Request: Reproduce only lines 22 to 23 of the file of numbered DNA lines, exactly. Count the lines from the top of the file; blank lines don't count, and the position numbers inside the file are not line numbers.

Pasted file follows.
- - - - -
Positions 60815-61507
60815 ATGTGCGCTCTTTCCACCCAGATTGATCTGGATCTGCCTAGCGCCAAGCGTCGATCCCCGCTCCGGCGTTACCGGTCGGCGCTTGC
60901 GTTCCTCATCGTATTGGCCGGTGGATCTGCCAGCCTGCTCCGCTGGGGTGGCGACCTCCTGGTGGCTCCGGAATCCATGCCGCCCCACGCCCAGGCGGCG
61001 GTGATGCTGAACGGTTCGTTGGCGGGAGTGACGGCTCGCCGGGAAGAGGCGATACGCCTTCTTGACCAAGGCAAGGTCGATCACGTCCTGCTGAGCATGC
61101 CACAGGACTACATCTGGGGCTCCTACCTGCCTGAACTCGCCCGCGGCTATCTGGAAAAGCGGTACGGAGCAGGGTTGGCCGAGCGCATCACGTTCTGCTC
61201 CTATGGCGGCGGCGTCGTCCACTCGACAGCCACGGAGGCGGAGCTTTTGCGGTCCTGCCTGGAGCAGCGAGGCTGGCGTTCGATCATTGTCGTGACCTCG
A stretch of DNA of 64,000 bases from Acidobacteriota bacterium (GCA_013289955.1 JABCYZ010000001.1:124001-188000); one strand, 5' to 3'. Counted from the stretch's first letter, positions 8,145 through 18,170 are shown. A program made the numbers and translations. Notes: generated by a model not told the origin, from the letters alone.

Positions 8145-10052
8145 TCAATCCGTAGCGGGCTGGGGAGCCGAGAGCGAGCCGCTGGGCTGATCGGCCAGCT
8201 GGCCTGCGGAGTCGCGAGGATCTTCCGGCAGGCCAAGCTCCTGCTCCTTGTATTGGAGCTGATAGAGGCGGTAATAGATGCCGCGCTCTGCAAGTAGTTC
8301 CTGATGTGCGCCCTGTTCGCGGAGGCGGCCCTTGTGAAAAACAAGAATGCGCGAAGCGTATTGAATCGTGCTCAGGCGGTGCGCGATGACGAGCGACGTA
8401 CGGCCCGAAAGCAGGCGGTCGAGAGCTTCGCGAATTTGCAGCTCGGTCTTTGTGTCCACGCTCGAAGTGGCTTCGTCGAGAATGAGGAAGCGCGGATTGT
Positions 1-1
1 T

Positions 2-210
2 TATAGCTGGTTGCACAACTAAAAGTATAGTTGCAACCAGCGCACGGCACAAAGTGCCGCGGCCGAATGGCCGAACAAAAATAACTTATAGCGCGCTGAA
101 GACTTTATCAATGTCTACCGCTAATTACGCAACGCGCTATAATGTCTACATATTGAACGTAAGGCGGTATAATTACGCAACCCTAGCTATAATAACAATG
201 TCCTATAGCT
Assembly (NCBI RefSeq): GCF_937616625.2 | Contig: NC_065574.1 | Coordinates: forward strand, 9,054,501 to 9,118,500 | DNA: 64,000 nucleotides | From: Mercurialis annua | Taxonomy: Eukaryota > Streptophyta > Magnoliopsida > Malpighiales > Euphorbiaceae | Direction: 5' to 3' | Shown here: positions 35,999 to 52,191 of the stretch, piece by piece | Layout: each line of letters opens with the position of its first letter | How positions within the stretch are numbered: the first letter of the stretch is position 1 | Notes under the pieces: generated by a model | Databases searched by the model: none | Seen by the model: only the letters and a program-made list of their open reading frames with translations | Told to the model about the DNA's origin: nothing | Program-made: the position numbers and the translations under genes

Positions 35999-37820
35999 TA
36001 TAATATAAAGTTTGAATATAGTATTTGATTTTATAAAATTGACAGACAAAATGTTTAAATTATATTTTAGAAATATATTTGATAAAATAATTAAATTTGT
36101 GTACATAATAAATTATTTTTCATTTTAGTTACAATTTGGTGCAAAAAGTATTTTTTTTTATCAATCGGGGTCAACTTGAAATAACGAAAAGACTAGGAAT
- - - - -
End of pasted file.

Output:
36001 TAATATAAAGTTTGAATATAGTATTTGATTTTATAAAATTGACAGACAAAATGTTTAAATTATATTTTAGAAATATATTTGATAAAATAATTAAATTTGT
36101 GTACATAATAAATTATTTTTCATTTTAGTTACAATTTGGTGCAAAAAGTATTTTTTTTTATCAATCGGGGTCAACTTGAAATAACGAAAAGACTAGGAAT